Winston FisherBackstory: Fisher, a trustee of both Syracuse University and the Intrepid Fallen Heroes Fund, is a self-described adrenaline junkie. When a friend proposed competing in Race Across America—a 3,000-mile bicycle race—he was all in, for a cause. In 2014, his eight-person team won both its division of the race and the highest fundraising total. In 2015, his four-person team earned the same distinctions. Both years, Team Intrepid Fallen Heroes netted $650,000 to help treat veterans suffering from TBI. “Anyone can run a race for charity, but this was a way to do something outsized from a fundraising perspective,” Fisher says.

How It Started: The Intrepid Fallen Heroes Fund was founded by the Fisher family in 2000, and has provided $120 million to support veterans of wars in Afghanistan and Iraq and their families through death benefits; the construction of the Center for the Intrepid, a $55 million physical rehabilitation center at Brooke Army Medical Center in San Antonio; NICoE; and the Intrepid Spirit Centers. “I love that we as a family have been able to help the military’s medical system by giving things that are profoundly changing the lives of people,” Fisher says.

Impact: Through two Race Across America competitions, Team Intrepid Fallen Heroes raised $1.3 million, donating 100 percent to the charity. This year, Fisher is organizing a 200-mile running race around Central Park, which he hopes will raise another $650,000 through the four-person teams that participate. “It’s not political,” says Fisher of his motivation. “I don’t care if you’re for the Iraq War or against it, these people went over to serve our country and they came back injured. We need to help them.” ■

Matt-ndJanis_Ghazni_Afghanistan08.jpgMatt Zeller G’06 (left) and his Afghan translator Janis Shinwari

Honor Bound  |
Matt Zeller G’06
No One Left Behind

The Goal: Assist Iraqi and Afghan translators who served U.S. troops in gaining asylum in the United States and help with resettlement. “We’re the only veterans’ organization that works with this population,” Zeller says. “These people either make it to America, or they die a horrible, brutal death because they’re viewed as spies.”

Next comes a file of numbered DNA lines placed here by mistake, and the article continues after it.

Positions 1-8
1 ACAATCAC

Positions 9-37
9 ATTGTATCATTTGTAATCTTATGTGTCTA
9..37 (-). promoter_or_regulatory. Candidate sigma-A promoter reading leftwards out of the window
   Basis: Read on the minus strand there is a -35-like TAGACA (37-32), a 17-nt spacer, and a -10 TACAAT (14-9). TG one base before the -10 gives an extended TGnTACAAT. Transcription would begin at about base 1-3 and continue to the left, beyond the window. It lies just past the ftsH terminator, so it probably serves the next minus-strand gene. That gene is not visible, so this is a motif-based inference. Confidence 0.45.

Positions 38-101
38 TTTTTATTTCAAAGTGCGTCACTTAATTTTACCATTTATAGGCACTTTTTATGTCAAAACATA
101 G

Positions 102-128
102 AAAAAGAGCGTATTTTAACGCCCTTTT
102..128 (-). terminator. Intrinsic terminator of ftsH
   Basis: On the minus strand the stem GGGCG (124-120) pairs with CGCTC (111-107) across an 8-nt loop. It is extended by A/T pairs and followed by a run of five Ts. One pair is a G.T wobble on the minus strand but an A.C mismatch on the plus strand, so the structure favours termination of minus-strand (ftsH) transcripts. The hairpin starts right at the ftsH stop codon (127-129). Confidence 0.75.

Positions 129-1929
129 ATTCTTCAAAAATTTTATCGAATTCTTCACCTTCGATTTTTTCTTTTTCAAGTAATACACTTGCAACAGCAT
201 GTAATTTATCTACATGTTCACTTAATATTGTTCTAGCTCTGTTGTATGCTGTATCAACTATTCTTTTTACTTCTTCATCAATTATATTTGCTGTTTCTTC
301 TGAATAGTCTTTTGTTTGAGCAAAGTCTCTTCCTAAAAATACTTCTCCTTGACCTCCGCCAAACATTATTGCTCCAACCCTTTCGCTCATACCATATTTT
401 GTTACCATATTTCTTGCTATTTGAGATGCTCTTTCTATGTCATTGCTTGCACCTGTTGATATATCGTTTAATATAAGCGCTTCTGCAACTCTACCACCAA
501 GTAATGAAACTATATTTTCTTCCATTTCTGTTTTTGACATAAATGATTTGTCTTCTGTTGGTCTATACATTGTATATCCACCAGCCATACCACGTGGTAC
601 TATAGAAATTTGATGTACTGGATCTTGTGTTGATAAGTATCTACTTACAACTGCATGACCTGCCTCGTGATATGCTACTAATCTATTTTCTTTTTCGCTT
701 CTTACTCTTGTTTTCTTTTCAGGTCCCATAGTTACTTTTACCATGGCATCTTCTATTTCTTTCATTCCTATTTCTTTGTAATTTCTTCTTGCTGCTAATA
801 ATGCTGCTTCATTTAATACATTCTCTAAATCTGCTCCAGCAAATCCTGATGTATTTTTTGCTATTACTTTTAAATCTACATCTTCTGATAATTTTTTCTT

Backstory: Zeller spent 2008 as an embedded combat advisor in Afghanistan, training Afghan security forces on intelligence. It was a dangerous assignment: The unit his replaced had a 50 percent casualty rate. Zeller says his life was saved two weeks after arriving when the Afghan who would become his translator shot two approaching Taliban. “He told me I was a guest in his country and he was honor bound to take care of me,” Zeller says. “I asked to have him assigned to me for the rest of the year.”

How It Started: In 2013, Zeller was working as a management consultant in Washington, D.C., when he received a Facebook message from his former translator. There’d been a draw down on troops and he would lose his job in three months. He’d received threats from the Afghan army—“leave when the Americans do or we’ll sell you to the Taliban as an American spy.” Zeller had been helping him with his visa since he’d left, but now went into overdrive. Three months later, Janis Shinwari arrived in Washington, essentially with the clothes on his back. “I quickly learned there was no resettlement agency that helped people like Janis,” Zeller says. “They’re basically given a visa and abandoned.”

Impact: Drawing on media attention from Shinwari’s story, Zeller used money raised to start No One Left Behind. The organization helps translators who make it through the rigorous visa process resettle in the United States by providing short-term housing, furnishings, a car, and assistance with employment—a cost of $15,000 per family. Since 2013, the organization has helped resettle more than 1,500 people in nine cities across the United States, 1,335 in the last year. His goal is to assist the remaining 40,000 still in the Middle East, within 10 years. He says it’s not only a moral obligation, but also one of national security. “People talk about how it’s a matter of national shame what happened to the Vietnamese who stood with us after we left that war,” Zeller says. “If we don’t honor our commitment to these translators, who is going to help us next time?”  «